Violence and human rights violations in Burundi are showing signs of worsening, top UN officials warned Monday, noting that the crisis could escalate into an atrocity, with the targeting of people based on political views and ethnicity.
Top UN officials briefed an emergency session of the UN Security Council on the escalating situation in Burundi after recent reports of an increase in the killing of civilians belonging to the opposition.
UN human rights chief Zeid Ra’ad al-Hussein called on the council to consider sanctions and other actions to put pressure on Burundian President Pierre Nkurunziza to stop the killing and arbitrary detention of protesters.
“I appeal to you to keep Burundi at the top of your agenda and to explore all possible options to prevent further violence, including steps to freeze the assets of those who incite or engage in violence and possible travel bans,” al-Hussein told the council.
Adama Dieng, UN special advisor for the prevention of genocide, warned that the country was on the verge of violence that could “escalate into atrocity crime,” noting that the situation was beginning to resemble that of Rwanda before the 1994 genocide.
He noted that a recent speech by the president of the Burundian Senate used inflammatory language that “was very similar to the language used before and during the genocide of the Tutsis in Rwanda.”
“This speech adds to the fear that ruling party officials may be preparing the ground for widespread violence in Burundi,” Dieng said.
After the council’s meeting, France said it had introduced a draft resolution calling on all parties to reject violence and begin an inter-Burundian dialogue.
“In this draft resolution … we express our intention to consider additional measures, including targeted sanctions, against all Burundian actors whose actions and statements contribute to the persistence of violence,” Alexis Lamek, France’s deputy ambassador to the UN, told reporters.
UN Secretary General Ban Ki-Moon called for an immediate end to violence in Burundi urging the country’s security forces “to exercise maximum restraint.”
Ban also condemned that killing of at least seven people including a UN staffer in a bar on Saturday in the capital Bujumbura. He noted that preliminary reports showed that the attack was carried out by people in police uniforms.
Meanwhile, at least six people were killed Monday as police searched pro-opposition neighbourhoods in Bujumbura for weapons.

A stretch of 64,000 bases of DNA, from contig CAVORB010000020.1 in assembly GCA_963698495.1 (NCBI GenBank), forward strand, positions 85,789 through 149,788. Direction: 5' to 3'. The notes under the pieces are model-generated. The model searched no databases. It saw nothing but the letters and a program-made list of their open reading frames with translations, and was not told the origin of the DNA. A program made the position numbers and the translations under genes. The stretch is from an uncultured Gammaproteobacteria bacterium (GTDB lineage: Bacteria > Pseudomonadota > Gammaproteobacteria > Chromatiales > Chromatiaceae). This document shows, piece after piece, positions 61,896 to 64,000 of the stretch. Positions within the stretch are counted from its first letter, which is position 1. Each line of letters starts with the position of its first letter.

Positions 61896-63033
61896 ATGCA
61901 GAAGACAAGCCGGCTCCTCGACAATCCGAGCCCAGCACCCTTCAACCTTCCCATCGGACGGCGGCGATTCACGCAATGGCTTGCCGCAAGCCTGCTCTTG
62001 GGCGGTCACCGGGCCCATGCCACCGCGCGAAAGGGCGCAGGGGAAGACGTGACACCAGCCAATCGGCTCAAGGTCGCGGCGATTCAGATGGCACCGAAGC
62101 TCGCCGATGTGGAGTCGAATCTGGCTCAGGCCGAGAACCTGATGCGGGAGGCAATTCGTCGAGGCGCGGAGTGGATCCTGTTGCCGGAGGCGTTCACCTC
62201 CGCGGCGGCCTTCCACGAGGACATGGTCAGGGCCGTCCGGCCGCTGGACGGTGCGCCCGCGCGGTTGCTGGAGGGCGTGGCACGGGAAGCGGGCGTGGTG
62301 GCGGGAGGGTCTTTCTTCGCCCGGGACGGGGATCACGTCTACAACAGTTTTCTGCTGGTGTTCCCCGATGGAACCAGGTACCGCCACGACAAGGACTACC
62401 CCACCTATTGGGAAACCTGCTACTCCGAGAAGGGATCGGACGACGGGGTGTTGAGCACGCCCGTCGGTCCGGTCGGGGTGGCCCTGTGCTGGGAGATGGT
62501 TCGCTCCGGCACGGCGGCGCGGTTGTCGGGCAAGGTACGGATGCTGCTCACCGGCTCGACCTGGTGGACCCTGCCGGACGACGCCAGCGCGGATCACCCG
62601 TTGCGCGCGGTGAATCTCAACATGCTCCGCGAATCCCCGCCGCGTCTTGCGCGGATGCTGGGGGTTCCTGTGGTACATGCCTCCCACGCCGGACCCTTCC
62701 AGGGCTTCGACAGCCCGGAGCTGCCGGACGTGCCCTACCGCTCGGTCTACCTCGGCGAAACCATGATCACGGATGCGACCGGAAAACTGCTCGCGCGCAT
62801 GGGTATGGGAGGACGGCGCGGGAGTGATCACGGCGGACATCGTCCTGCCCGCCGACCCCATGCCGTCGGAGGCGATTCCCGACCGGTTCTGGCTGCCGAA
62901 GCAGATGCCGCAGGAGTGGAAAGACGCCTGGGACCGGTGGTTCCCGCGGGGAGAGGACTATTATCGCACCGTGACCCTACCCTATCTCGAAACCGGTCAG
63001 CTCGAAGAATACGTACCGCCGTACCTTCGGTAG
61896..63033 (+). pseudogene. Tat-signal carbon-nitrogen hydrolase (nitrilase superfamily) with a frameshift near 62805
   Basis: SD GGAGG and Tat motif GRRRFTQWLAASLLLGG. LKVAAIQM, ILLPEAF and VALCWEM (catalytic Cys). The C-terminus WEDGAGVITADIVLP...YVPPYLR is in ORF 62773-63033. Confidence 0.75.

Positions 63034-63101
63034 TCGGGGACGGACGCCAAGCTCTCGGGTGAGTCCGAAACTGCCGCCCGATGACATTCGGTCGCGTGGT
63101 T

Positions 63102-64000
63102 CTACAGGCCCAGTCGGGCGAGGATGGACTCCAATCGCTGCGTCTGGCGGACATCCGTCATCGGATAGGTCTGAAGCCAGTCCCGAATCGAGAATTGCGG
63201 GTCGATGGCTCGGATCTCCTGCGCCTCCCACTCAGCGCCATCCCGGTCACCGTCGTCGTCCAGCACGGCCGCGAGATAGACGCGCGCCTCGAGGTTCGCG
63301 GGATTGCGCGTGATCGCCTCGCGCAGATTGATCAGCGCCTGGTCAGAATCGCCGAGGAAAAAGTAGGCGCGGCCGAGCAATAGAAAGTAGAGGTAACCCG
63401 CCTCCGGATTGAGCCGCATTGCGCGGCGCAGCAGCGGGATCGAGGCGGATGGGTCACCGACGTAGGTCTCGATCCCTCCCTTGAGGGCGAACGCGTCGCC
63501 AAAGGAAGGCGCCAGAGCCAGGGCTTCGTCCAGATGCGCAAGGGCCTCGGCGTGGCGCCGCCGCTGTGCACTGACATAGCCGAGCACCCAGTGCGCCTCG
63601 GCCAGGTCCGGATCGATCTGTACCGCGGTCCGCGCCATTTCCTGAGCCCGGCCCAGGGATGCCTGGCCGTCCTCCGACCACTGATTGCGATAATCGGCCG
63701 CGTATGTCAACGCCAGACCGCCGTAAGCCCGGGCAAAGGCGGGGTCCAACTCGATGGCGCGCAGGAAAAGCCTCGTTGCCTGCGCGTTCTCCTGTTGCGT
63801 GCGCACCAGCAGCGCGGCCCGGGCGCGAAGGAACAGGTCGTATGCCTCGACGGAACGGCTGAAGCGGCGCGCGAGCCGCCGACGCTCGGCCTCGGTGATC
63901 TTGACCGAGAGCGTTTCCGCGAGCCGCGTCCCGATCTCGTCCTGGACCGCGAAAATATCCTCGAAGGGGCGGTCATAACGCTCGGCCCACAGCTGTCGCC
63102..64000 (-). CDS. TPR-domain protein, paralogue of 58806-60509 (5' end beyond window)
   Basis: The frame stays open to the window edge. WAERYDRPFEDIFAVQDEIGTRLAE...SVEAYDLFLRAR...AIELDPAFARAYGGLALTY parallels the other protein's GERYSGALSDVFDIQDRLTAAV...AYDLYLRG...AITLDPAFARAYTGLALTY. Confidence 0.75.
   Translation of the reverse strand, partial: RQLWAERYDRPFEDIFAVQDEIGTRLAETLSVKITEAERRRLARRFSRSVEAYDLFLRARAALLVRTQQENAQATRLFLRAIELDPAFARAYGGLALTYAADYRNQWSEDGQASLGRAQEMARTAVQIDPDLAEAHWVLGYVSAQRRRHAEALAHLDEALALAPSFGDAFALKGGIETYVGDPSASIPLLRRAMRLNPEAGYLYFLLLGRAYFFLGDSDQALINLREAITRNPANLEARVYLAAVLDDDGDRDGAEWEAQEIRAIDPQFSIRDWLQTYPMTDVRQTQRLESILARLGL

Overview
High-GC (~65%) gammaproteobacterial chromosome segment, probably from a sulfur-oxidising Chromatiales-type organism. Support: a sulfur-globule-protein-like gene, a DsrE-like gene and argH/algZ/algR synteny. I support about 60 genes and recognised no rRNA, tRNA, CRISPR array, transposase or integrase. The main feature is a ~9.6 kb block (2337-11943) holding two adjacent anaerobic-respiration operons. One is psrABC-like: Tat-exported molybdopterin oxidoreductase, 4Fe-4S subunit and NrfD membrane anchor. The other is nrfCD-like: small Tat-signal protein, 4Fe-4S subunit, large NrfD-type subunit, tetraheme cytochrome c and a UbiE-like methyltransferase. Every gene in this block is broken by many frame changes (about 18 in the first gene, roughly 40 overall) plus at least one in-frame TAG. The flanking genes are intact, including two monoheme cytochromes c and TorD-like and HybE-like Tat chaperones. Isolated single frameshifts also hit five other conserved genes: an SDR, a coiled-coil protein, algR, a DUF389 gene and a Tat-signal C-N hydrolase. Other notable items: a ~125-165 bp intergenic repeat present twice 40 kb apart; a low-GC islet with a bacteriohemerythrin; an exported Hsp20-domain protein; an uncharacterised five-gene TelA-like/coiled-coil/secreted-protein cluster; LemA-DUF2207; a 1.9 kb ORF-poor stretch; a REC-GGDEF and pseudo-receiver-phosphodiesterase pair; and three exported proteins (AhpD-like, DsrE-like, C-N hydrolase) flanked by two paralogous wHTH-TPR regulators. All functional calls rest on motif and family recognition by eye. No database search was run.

Five people were shot dead by police in the Musaga and Ngagara neighbourhoods of Bujumbura, said Pacifique Nininahazwe, leader of the Forum for Awareness and Development.
Some of them were shot while fleeing in disobedience of orders from police to stop, Nininahazwe said.
A police source who did not want to be named said one police officer was killed and two seriously injured when a grenade was hurled at them in Musaga.
Nkurunziza had given civilians until Saturday to hand in illegal weapons. Hundreds of police and soldiers were carrying out door-to-door searches in Bujumbura, residents said.
The United States remained “concerned about the potential for additional violence,” State Department spokesman John Kirby said.
“We continue to stress the urgency for leaders in Burundi and across the East African community to call for calm and support the immediate convening of an inclusive, internationally mediated dialogue to resolve the current crisis,” Kirby said.
Over the weekend, Secretary of State John Kerry telephoned with African Union Chairwoman Dlamini Zuma in support of regional efforts to resolve the crisis, and has sent special envoy Thomas Perriello to press for dialogue.
Al-Hussein said that at least 240 people had died during protests and attacks since April, when Nkurunziza announced his intention to seek a third term despite a two-term limit set by the constitution.
The president then went on to win a July election boycotted by the opposition.
“The [weapons] search is targeting those critical of the third term for the president,” Nininahazwe said.
More than 200,000 people have fled the violence to neighbouring countries.
Ban appointed Jamal Benomar of Britain as his special advisor on conflict prevention, who will coordinate the UN system’s response to the crisis in Burundi.